A Selection from the Discourses of Epictetus with the Encheiridion eBook

This eBook from the Gutenberg Project consists of approximately 220 pages of information about A Selection from the Discourses of Epictetus with the Encheiridion.
and insatiable, if you do not part with the price, in return for which those things are sold, and if you wish to obtain them for nothing.  Well, what is the price of lettuces?  An obolus perhaps.  If then a man gives up the obolus, and receives the lettuces, and if you do not give up the obolus and do not obtain the lettuces, do not suppose that you receive less than he who has got the lettuces; for as he has the lettuces, so you have the obolus which you did not give.  In the same way then in the other matter also you have not been invited to a man’s feast, for you did not give to the host the price at which the supper is sold; but he sells it for praise (flattery), he sells it for personal attention.  Give then the price, if it is for your interest, for which it is sold.  But if you wish both not to give the price and to obtain the things, you are insatiable and silly.  Have you nothing then in place of the supper?  You have indeed, you have the not flattering of him, whom you did not choose to flatter; you have the not enduring of the man when he enters the room.

XXVI.

We may learn the wish (will) of nature from the things in which we do not differ from one another:  for instance, when your neighbor’s slave has broken his cup, or anything else, we are ready to say forthwith, that it is one of the things which happen.  You must know then that when your cup also is broken, you ought to think as you did when your neighbor’s cup was broken.  Transfer this reflection to greater things also.  Is another man’s child or wife dead?  There is no one who would not say, This is an event incident to man.  But when a man’s own child or wife is dead, forthwith he calls out, Woe to me, how wretched I am!  But we ought to remember how we feel when we hear that it has happened to others.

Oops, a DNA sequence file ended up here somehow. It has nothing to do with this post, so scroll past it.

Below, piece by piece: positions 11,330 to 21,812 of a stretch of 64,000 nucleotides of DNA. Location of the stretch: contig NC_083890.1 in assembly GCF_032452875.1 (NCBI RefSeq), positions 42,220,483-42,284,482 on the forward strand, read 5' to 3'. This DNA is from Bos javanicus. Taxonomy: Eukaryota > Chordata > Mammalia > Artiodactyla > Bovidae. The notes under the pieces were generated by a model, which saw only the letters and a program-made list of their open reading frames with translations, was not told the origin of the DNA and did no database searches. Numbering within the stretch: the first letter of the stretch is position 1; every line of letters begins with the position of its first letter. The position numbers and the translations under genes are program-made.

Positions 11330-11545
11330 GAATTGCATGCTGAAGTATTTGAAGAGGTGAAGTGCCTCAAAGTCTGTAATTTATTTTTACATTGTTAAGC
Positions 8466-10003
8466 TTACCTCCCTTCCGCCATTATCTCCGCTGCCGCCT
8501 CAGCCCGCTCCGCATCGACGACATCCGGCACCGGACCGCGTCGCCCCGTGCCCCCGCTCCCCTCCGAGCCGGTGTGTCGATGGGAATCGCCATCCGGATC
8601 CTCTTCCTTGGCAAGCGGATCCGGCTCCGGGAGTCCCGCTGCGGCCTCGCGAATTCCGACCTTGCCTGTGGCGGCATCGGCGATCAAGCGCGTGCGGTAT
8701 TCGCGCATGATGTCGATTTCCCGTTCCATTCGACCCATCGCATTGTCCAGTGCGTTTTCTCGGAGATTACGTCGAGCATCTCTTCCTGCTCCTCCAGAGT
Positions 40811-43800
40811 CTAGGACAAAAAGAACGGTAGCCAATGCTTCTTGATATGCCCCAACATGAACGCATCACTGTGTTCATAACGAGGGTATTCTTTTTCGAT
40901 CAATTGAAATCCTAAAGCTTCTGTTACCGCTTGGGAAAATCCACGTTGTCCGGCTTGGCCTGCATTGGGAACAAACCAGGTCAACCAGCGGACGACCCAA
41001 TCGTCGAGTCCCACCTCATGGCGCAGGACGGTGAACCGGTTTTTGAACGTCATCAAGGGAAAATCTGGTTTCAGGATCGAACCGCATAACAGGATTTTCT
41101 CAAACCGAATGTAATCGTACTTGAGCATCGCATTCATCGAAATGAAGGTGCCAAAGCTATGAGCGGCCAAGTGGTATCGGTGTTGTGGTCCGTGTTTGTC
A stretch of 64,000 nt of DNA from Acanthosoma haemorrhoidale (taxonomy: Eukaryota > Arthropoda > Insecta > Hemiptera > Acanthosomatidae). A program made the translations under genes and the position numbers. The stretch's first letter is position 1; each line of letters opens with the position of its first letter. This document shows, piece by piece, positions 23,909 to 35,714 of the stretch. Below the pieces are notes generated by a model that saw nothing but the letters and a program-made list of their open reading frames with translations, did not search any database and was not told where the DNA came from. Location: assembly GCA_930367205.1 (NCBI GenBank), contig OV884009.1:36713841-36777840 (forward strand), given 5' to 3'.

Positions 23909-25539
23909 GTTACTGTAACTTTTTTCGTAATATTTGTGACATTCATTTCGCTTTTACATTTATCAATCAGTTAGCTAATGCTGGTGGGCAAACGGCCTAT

XXVII.

As a mark is not set up for the purpose of missing the aim, so neither does the nature of evil exist in the world.

XXVIII.

If any person was intending to put your body in the power of any man whom you fell in with on the way, you would be vexed; but that you put your understanding in the power of any man whom you meet, so that if he should revile you, it is disturbed and troubled, are you not ashamed at this?

XXIX.

In every act observe the things which come first, and those which follow it; and so proceed to the act.  If you do not, at first you will approach it with alacrity, without having thought of the things which will follow; but afterwards, when certain base (ugly) things have shown themselves, you will be ashamed.  A man wishes to conquer at the Olympic games.  I also wish indeed, for it is a fine thing.  But observe both the things which come first, and the things which follow; and then begin the act. 

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A Selection from the Discourses of Epictetus with the Encheiridion from Project Gutenberg. Public domain.
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